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(Reference retrieved automatically from Web of Science through information on FAPESP grant and its corresponding number as mentioned in the publication by the authors.)

Nitro-oxidative metabolism during fruit ripening

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Author(s):
Corpas, Francisco J. [1] ; Freschi, Luciano [2] ; Rodriguez-Ruiz, Marta [1] ; Mioto, Paulo T. [3] ; Gonzalez-Gordo, Salvador [1] ; Palma, Jose M. [1]
Total Authors: 6
Affiliation:
[1] CSIC, Grp Antioxidants Free Rad & Nitr Oxide Biotechnol, Dept Biochem Cell & Mol Biol Plants, Estn Expt Zaidin, C Prof Albareda, 1, E-18008 Granada - Spain
[2] Univ Sao Paulo, Dept Bot, Inst Biosci, BR-05508090 Sao Paulo - Brazil
[3] Univ Fed Santa Catarina, Dept Bot, Biol Sci Ctr, Campus Reitor Joao David Ferreira Lima, S-N, BR-88040900 Florianopolis, SC - Brazil
Total Affiliations: 3
Document type: Review article
Source: Journal of Experimental Botany; v. 69, n. 14, SI, p. 3449-3463, JUN 22 2018.
Web of Science Citations: 27
Abstract

Pepper (Capsicum annuum L.) and tomato (Solanum lycopersicum L.), which belong to the Solanaceae family, are among the most cultivated and consumed fleshy fruits worldwide and constitute excellent sources of many essential nutrients, such as vitamins A, C, and E, calcium, and carotenoids. While fruit ripening is a highly regulated and complex process, tomato and pepper have been classified as climacteric and non-climacteric fruits, respectively. These fruits differ greatly in shape, color composition, flavor, and several other features which undergo drastic changes during the ripening process. Such ripening-related metabolic and developmental changes require extensive alterations in many cellular and biochemical processes, which ultimately leads to fully ripe fruits with nutritional and organoleptic features that are attractive to both natural dispersers and human consumers. Recent data show that reactive oxygen and nitrogen species (ROS/RNS) are involved in fruit ripening, during which molecules, such as hydrogen peroxide (H2O2), NADPH, nitric oxide (NO), peroxynitrite (ONOO-), and S-nitrosothiols (SNOs), interact to regulate protein functions through post-translational modifications. In light of these recent discoveries, this review provides an update on the nitro-oxidative metabolism during the ripening of two of the most economically important fruits, discusses the signaling roles played by ROS/RNS in controlling this complex physiological process, and highlights the potential biotechnological applications of these substances to promote further improvements in fruit ripening regulation and nutritional quality. In addition, we suggest that the term `nitro-oxidative eustress' with regard to fruit ripening would be more appropriate than nitro-oxidative stress, which ultimately favors the consolidation of the plant species. (AU)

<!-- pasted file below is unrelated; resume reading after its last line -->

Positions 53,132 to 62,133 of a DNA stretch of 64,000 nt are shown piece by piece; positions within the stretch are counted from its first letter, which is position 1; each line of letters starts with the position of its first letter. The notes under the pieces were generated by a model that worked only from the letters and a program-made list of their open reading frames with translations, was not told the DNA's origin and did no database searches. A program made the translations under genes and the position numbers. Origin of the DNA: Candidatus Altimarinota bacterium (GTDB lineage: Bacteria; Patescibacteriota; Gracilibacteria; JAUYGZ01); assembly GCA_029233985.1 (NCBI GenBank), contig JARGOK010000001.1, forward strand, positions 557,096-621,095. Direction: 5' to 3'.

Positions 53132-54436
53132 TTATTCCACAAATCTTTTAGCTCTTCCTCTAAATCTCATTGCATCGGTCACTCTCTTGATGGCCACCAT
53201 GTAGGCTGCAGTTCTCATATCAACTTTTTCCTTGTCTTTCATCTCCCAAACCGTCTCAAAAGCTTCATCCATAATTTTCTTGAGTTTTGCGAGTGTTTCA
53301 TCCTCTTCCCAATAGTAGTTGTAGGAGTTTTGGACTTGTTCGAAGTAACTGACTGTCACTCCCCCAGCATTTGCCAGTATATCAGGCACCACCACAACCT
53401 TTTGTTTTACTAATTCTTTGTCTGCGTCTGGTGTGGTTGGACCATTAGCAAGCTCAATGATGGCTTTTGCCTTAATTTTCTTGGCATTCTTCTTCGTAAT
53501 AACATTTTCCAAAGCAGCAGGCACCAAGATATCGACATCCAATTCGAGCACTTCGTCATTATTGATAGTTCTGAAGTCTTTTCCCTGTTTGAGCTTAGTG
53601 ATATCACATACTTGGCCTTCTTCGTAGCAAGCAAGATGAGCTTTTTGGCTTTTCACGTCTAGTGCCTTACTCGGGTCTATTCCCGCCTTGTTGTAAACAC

FAPESP's process: 16/01128-9 - Light and hormonal regulation of nutritional quality in Solanum lycopersicum
Grantee:Maria Magdalena Rossi
Support type: Research Projects - Thematic Grants
FAPESP's process: 13/18056-2 - Interaction between light, hormonal and nitric oxide signaling during plastidial biogenesis and differentiation and nutraceutical compounds accumulation in tomato fruits
Grantee:Luciano Freschi
Support type: Regular Research Grants